A media publication sponsored by Rocheba Law Publishers and IKANG conglomerate Nigeria ltd listed sixteen lies on which president Good luck Jonathan should be voted by the masses. They claimed they want some Fresh Air, based on the new face of Nigerian democracy. They listed the following sixteen lies which they termed reasons to vote Jonathan on April 16th 2011.
After having observe these so called sixteen ‘reasons’ I wish to state categorically that having seen the best of president Goodluck nine months stay in office, I came to disapprove on the listed reasons and called on Nigerians to vote for a northerner, based on the zoning arrangements made by certain principal members of the ruling party, the peoples democratic party (PDP) and other well meaning leaders of thought in the country in 1998.
Former president and vice-president Chief Olusegun Obasanjo and Atiku Abubakar, and not forgetting that our current Nigerian president, Goodluck Jonathan was present at the gathering and even signed the agreement allowing power to return to the north after the expiration of the eight year term of chief Olusegun Obasanjo by 2007. The rest that follows after that is now history….
The 16 reasons which made President Goodluck Jonathan to be reelected were all false and too confusing in the eyes of the Nigerian masses. They include;

1. IS TRULLY HUMBLE AND HONESTLY SINCERE;
How can President Goodluck Jonathan be sincere when he reneged on the agreement and arrangement of the zoning formula for power to revert back to the northern part of Nigeria in 2011. What can we tell of these?

2. HAS KEPT HIS WORDS ON CREDIBLE ELECTIONS;
Their was nothing so special as free and credible elections in the just concluded April general elections, where their were wide spread cases of electoral fraud ranging from ballot boxes snatching, rigging and snuffing of ballot papers, intimidation of opposition political parties and so on. These elections will record a high rate of petitions compare to any other in the history of electioneering in country based on the offences committed.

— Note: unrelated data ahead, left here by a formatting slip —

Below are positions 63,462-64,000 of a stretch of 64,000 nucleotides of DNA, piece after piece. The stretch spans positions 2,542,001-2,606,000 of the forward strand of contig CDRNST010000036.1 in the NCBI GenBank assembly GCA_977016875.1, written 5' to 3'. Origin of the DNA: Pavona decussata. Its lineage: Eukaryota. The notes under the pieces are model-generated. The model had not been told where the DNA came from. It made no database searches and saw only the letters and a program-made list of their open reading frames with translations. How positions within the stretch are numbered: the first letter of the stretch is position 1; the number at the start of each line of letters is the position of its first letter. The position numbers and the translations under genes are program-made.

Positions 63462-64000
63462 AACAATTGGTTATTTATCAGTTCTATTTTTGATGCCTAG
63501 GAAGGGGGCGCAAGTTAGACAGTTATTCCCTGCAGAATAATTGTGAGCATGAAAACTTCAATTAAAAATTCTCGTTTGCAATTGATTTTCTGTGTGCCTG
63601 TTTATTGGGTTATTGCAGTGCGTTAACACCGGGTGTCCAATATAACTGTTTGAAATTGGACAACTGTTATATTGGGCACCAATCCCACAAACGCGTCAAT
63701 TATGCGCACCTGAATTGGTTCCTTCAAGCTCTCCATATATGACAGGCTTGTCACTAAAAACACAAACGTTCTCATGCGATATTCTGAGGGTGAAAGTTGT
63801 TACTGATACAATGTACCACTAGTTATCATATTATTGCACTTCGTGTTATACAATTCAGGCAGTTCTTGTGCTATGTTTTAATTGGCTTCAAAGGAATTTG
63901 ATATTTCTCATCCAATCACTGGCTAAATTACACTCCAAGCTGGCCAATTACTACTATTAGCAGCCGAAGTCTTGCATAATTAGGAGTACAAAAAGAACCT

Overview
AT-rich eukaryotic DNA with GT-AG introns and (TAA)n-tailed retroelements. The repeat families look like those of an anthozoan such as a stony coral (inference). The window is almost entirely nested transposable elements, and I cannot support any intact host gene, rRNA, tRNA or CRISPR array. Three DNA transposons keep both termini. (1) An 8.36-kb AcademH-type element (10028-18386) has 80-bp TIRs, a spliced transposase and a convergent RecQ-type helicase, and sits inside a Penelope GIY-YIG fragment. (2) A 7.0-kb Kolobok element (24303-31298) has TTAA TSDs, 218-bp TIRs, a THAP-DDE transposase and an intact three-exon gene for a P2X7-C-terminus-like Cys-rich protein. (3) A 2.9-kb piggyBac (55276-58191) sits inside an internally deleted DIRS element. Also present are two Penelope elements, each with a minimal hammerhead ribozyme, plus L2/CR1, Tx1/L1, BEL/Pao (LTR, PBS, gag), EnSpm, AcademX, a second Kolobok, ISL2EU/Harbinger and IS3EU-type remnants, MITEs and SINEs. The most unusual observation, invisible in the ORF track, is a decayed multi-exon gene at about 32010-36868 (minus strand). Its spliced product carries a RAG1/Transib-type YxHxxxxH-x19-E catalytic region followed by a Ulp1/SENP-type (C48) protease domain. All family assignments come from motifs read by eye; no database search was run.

3. REDEFINED NIGERIAN DEMOCRACY IN 9 MONTHS;
How can we say democracy has been redefined in Nigeria when common primaries of major political parties’ candidates were handpicked or selected by godfathers and political associates. Most candidates without the right ‘connections’ to high and powerful government places were screened out. Voters’ registration and card that was done electronically was on the day of the election not used to ascertain the true nature of the voters as well as in the verifications of final result collations.

4. REFORMED THE PETROLEUM SECTOR IN 9 MONTHS;
How do we explain reforms in this sector when Nigeria, an important oil producer keep importing fuel overseas? We should not be carried away by the disappearance of fuel scarcity in our country. It was a tool designed by the corrupt ‘godfathers’ who continuously enriched theirselves from the gains of hike in the petroleum product whenever they create an artificial scarcity. Infact, we should not see the so called amnesty programme as a key to describe the ratings in the present petroleum sector in Nigeria. After the general elections, let’s wait and see if ‘long’ fuel queue will not resurface in our petrol stations again!

5. MADE AIR TRAVEL SAFER IN NIGERIA IN 9 MONTHS;
When we still have rusty air craft and unsecured airport, we cry to say air transport is now safe in Nigeria. Compare the high cost of aviation fuel as well as what the charge per one flight from one city of Nigeria to the other. The fact that our airports are safe today lies in the fact that the ‘evil’ minded ones have not looked towards that direction. Let’s not forget what various media houses have been saying that ‘BIN LADEN’ men are here in Nigeria, very soon they may start hitting us hard. May God continue to save us all.